Just one minute on the previous point. So we’re saying money is not the differentiator, but it’s led to an interesting trend, which is some firms have actually pushed the envelope and done super-mega round. In some ways, you could look at it as an attempt to differentiate along that line. The question is, is it actually a positive selection or an adverse selection phenomenon in terms of essential actually taking almost entirely the financial risk out of the equation? I see the merit on the one hand, I also see some pitfalls on the other hand, because at the end of the day, that business is entirely predicated on disciplined allocation of capital.

              So, longer discussion, but I wanted to point that out because some people who listen to the podcast will say, “Well, that’s actually not true because I can put $200 million in the company and those guys can only put $100 million.” Okay. I mean, it’s an interesting philosophical discussion to know if it’s a true differentiator. So we can put that on the side, maybe another podcast with other people.

              Okay, the next five years, I actually don’t see a lot of changes in our segment of the market in the next five years. The company creation segment of the market has been pretty inelastic for number of reasons that goes back to the previous point, which is, you have a limited amount. The talent pool has grown, but the talent pool, in my opinion, is probably not growing as fast as the technology pool, because we didn’t address your technology point last time. There is almost unlimited supply of new biology and new technology, i.e., by that, I mean modality and other tools. And so, you can almost iterate endlessly on innovation. And the question is, how much innovation is enough?

              You don’t want to be just incremental, even though people have done that. Everybody have jumped on some kind of platform. I would argue right now that in some segment of gene editing, you see people coming in with different nucleases or a slightly different delivery system, but it’s kind of incremental. And they’re piling up in the same indication. Sickle cell would be a case in point. I mean, how many more companies do you need going after sickle cell with technologies that are not clearly differentiated?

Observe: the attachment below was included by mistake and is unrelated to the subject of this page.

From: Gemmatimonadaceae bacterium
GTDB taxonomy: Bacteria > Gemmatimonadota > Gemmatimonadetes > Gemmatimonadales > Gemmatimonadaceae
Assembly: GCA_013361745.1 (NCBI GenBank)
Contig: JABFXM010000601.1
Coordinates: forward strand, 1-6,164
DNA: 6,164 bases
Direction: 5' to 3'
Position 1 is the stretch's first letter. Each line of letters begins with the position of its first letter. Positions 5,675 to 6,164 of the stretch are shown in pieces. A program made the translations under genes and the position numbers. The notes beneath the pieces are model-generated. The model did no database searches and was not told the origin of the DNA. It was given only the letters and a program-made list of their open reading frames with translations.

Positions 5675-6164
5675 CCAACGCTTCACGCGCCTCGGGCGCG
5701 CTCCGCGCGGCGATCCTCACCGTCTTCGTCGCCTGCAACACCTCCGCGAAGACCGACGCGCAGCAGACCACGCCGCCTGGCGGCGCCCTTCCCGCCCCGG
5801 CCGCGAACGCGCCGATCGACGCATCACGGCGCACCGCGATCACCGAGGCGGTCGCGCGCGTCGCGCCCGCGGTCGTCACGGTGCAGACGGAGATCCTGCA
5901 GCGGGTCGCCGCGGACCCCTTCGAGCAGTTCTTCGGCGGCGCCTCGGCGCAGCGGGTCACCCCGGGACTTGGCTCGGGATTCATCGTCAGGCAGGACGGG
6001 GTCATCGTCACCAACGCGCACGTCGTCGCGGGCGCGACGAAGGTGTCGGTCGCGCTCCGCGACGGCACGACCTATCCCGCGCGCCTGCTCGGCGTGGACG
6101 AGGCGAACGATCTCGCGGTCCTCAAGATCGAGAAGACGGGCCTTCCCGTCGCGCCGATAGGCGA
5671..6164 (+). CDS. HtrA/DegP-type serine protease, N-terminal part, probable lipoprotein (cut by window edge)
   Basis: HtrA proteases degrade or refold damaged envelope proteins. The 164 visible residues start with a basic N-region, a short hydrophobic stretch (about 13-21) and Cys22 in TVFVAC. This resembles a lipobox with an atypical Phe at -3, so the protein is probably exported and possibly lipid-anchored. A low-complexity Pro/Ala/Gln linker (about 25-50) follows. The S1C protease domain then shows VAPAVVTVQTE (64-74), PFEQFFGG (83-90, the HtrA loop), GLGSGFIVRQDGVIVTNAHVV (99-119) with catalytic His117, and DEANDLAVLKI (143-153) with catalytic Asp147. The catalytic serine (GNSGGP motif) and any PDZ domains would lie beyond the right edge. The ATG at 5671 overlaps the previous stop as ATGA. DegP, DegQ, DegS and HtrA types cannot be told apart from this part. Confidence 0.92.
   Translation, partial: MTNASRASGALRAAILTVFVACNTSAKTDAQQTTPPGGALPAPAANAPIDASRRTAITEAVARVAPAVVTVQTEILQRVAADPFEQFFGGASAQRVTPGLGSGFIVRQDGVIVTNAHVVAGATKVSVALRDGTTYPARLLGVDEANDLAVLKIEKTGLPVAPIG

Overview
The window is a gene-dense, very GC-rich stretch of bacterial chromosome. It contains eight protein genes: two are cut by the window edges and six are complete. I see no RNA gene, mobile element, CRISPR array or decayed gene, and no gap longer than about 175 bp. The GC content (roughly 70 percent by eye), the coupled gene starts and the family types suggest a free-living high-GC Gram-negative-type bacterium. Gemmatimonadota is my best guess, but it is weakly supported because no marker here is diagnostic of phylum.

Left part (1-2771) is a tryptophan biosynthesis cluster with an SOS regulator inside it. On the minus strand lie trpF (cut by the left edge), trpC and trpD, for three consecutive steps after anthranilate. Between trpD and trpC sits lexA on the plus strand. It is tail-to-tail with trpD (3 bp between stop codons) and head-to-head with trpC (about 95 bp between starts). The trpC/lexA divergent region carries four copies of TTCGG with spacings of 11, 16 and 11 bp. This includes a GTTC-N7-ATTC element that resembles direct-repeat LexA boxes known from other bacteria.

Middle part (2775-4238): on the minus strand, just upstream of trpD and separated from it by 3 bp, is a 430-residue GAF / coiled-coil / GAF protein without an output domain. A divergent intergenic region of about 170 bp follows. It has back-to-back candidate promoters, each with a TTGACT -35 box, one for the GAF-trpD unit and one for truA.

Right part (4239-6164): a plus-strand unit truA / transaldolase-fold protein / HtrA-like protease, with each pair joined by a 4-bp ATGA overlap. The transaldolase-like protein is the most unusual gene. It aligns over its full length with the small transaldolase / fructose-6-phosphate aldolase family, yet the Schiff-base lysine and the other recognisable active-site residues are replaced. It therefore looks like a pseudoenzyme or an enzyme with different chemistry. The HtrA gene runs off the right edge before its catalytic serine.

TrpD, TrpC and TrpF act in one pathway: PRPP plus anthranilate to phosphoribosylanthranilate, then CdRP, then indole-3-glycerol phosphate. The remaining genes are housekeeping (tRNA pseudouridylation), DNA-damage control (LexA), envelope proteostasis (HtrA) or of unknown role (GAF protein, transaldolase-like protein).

So I think maybe one change… I said not much. And our model fundamentally won’t change. We’re starting companies based on great science, starting to integrate great people. Pretty simple. It’s not that obvious to do, but you can do it. The one thing maybe that might change is the criteria for defining what’s incremental and what’s actually really next-gen, I think, are going to evolve. And they will probably include incorporating the thinking about indication in biology early on, even in platform companies. Which is, by the way, great news for our industry and our business. I should say, for our industry in medicine because it means that more and more, even for new modality, we’re going to tend to very quickly try to see where you can differentiate our own indications. So, that would be the one thing. And I might be missing something, but that’s the one I can think about right now.

Yaron Werber:

Absolutely. Otello, what about you?

Otello Stampacchia:

Yeah. I need to, just for the sake of the interest level in the podcast, try to disagree with JF. So, I don’t disagree the fundamental of our business. And again, at the company creation, early-stage part of the spectrum are unlikely to change dramatically in the next five years. However, and some of this actually follows from some of the points that JF just made, is the need to really figure out how to scale our businesses. And I don’t mean scale in terms of, let’s raise these billion, multi-whatever-billion dollar funds, but by really having a fundamental understanding early on, before we start these companies, of exactly what JF said, which is what is really the full breadth of these competitive landscapes? And what are the pitfalls in clinical development strategy? I mean, that is something that is extremely hard to do, even for, I would say large companies.

              I mean, you just saw today that Regeneron and Sanofi are to withdraw Libtayo for second-line ovarian cancer, notwithstanding what I thought were phenomena clinical data. And it’s just because the moment they submitted data to the FDA was just after Keytruda and chemo became first-line. So I mean, that stuff needs to be predicted years in advance to make sure you still have a viable product. Now, that’s going to be impossible to get right 100% of the time, but I think it’s going to be incredibly important for firms like ours to incorporate some of that thinking. And I have to say, from the little world of us, Omega, I think it’s something we are incredibly concerned about. How do we build those algorithms, if you will, within our decision making process? That is not something that is easy to do without scaling the organizations in a very fundamental level.